When I was in Chicago on business last week, I thought to stop in to say hello to Don Phillips, managing director of Morningstar, and to catch up with what's happening in mutual funds. I've known Don since he started at Morningstar with Joe Mansueto back in 1986.
Don's always been a great information source, surely on mutual funds but on lots of other things, too. Because he's so candid. And such an optimist. Almost a Boy Scout, really. And one of my favorite people. Don always looks for the best in mutual funds, and when funds are behaving badly, he believes that good will prevail in the end and he starts to push toward the "right" side, right being what is best for shareholders. Phillips quotes Martin Luther King: "The moral arc of the universe is long, but eventually it tilts toward justice."
It's worth reminiscing about how Morningstar and independent financial advisors changed the investing landscape to the point where Phillips says that few-if any-of the wirehouses are pushing in-house funds anymore. Most of them are trying to duplicate the RIA model, Phillips says.
I met Phillips at his office in early May and he pulled out a list of the top mutual fund firms on December 31, 1986, when he came into the business.
Phillips remembers that, back then, people said: "Mutual funds are sold, not bought." Not surprisingly, the shops on this list are predominantly load shops, he says. Many funds were overpriced and badly managed, and the fund companies aimed to be outstanding marketers rather than outstanding managers. Funds were sold with a glitzy promise and enticing names like The Technology Fund or Global Technology.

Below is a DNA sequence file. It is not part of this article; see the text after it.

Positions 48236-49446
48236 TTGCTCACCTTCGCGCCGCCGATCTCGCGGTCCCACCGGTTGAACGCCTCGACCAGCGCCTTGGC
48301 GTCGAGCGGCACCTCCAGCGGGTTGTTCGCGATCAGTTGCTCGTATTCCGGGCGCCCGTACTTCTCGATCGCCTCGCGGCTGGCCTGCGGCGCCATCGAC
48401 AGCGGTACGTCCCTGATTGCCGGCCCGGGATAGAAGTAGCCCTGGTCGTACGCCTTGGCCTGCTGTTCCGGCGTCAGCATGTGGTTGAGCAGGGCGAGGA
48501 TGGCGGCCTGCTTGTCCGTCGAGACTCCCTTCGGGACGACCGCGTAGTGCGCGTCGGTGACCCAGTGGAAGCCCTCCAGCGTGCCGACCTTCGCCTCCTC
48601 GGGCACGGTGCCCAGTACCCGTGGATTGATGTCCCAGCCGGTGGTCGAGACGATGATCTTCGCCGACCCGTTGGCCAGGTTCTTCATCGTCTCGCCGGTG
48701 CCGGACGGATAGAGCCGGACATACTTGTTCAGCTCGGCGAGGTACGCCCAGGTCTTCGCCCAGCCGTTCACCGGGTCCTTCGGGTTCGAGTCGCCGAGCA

But in some ways, most funds of the late 1980s were alike: expensive, unfocused-ready to follow the hot money, to leverage and to take on more and more risk to chase return. Phillips remembers the Franklin U.S. Government Bond Fund with a 4% load on investments-and on reinvested dividends as well. Another fund, Alliance North American Government, had a patriotic ring to its name, but it emphasized Mexico, Phillips says. And 38% of the fund was invested in Argentina.
The mindset in the '90s was: build it and sell it, Phillips says. They thought, "We have this big sales force, so we can pump out mediocrity and the sales force will sell it." The fund companies with the most marketing muscle did well.
Back then, we were asking each other: "Who's going to win, load or no-load? Passive or active?" Phillips remembers. "But it didn't play out that way. The funds that won were the ones that gave consumers a good investing experience like Vanguard, like the American Funds."
Now many of the shops on the top funds list from 1986 "are trying to create the model of registered investment advisory firms," Phillips says. "The game has changed."
Phillips credits John Bogle, founder of Vanguard, with pointing out the difference between salesmanship and stewardship. Morningstar now grades 5,000 funds based on stewardship-studying each fund's incentive structure, its bonuses, how much directors invest in it as well as other indications that the fund's management is aligned with shareholder interest. When Morningstar began grading funds, not even 50% of fund directors had an amount invested in the portfolios they ran that was equal to one year's compensation.
Each fund is given a grade from A to F, and Phillips made a correlation between asset flows and stewardship grades. The funds graded D and F experienced net redemptions, he says. Funds with a grade of C held a steady amount of assets and those with grades of B and A were attracting large asset flows. Since Morningstar began to publish the stewardship grade, some funds have called to say that their directors have invested more in the funds.
One fund company official asked: "If we send you the paperwork proving that a director has invested more, will you change our grade?" Phillips says, "When you shine a light on something, everything changes." That's what Morningstar and independent financial advisors have done with the mutual fund industry.